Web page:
Under certain circumstances, an instructor may have students take an examination 
    in a testing center. Students using the Academic Testing Center must govern themselves according to the Student Guide for Use of ACC Testing Centers and should read the entire guide before going to take the exam. 

    To request an exam, one must have:
  • ACC Photo ID
  • Course Abbreviation (e.g., ENGL)
  • Course Number (e.g.,1301)
  • Course Synonym (e.g., 10123)
  • Course Section (e.g., 005)
  • Instructor's Name

Do NOT bring cell phones to the Testing Center. Having your cell phone in the 
testing room, regardless of whether it is on or off, will revoke your testing 
privileges for the remainder of the semester. 
ACC Testing Center policies. 

This section provides general information about some of the services available to students. Some suggested wording would be:

ACC strives to provide exemplary support to its students and offers a broad variety 
of opportunities and services. Information on these services and support systems 
is available here.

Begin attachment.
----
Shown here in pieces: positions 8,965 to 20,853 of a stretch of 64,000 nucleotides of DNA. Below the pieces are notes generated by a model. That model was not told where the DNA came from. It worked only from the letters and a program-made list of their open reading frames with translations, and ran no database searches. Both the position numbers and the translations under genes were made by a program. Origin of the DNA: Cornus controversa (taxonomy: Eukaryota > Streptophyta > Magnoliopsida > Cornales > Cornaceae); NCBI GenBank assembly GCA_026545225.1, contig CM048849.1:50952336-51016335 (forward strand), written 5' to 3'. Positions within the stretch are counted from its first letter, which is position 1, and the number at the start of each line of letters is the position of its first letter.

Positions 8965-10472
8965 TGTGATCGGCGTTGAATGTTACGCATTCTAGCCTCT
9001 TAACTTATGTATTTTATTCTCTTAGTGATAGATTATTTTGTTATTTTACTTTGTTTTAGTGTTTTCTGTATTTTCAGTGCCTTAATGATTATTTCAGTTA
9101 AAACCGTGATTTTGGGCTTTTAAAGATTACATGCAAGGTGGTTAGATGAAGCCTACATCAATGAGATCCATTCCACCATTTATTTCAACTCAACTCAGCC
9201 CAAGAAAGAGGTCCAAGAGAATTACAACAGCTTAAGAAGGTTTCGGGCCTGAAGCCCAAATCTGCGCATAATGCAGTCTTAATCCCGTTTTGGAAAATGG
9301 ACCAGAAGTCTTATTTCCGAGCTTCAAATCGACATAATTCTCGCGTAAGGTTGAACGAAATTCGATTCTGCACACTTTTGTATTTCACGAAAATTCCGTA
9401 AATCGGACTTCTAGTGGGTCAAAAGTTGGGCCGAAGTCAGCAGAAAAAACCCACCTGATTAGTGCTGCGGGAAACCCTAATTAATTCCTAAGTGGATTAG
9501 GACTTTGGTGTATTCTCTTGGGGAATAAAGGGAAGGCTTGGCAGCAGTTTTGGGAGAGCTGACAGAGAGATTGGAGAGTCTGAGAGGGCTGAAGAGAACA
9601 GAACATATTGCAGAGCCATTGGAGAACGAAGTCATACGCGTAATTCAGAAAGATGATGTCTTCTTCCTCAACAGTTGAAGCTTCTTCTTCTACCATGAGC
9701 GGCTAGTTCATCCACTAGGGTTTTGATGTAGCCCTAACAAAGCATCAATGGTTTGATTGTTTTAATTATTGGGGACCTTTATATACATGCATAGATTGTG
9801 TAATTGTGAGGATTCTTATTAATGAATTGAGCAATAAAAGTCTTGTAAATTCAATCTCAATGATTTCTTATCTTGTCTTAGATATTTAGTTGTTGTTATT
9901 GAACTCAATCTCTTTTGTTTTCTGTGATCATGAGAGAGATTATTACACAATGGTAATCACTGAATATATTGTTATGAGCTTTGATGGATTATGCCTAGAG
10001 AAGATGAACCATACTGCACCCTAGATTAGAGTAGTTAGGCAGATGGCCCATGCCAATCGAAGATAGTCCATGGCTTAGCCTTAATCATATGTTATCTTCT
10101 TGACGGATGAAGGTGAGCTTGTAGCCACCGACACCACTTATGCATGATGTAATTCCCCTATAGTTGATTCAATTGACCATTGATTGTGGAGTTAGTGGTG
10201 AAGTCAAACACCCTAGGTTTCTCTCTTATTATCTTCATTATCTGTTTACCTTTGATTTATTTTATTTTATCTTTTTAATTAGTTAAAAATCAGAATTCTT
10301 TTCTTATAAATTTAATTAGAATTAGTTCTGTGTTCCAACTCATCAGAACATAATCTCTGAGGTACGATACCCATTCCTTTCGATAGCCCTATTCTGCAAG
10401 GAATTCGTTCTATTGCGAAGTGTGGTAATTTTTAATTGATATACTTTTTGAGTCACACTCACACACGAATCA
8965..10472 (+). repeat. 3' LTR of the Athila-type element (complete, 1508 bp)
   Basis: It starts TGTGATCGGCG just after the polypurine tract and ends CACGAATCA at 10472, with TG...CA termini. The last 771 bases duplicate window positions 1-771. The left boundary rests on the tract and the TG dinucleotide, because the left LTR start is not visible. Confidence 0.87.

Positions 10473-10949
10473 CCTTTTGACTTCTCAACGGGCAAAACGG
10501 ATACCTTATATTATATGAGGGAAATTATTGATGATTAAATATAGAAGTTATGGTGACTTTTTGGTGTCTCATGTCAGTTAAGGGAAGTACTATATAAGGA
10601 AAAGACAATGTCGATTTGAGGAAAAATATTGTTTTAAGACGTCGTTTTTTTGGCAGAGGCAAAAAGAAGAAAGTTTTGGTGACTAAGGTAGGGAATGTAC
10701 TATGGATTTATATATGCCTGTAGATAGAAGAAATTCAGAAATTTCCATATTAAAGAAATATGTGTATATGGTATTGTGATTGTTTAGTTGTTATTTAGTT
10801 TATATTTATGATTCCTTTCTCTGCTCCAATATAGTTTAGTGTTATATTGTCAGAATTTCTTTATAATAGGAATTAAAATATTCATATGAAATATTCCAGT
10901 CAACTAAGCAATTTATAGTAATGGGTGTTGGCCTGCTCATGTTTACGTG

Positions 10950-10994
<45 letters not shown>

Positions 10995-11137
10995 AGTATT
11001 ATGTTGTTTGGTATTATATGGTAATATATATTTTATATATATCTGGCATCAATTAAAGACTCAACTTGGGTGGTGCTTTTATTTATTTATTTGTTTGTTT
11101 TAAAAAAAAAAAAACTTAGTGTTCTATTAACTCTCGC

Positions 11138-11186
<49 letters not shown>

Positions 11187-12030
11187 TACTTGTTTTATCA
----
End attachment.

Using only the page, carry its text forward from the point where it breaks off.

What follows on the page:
Links to many student services and other information can be found at Current Students.

ACC Learning Labs provide free tutoring services to all ACC students currently enrolled in the course to be tutored. The tutor schedule for each Learning Lab may 
be found here

For help setting up your ACCeID, ACC Gmail, or ACC Blackboard, see a Learning 
Lab Technician at any ACC Learning Lab.

The syllabus should contain a course outline for the lecture (and laboratory), 
detailing what students will be doing on what days, identifying test dates and other 
due dates. Instructors are also encouraged to add a statement of variance, such as:

Please note that schedule changes may occur during the semester. 
Any changes will be announced in class.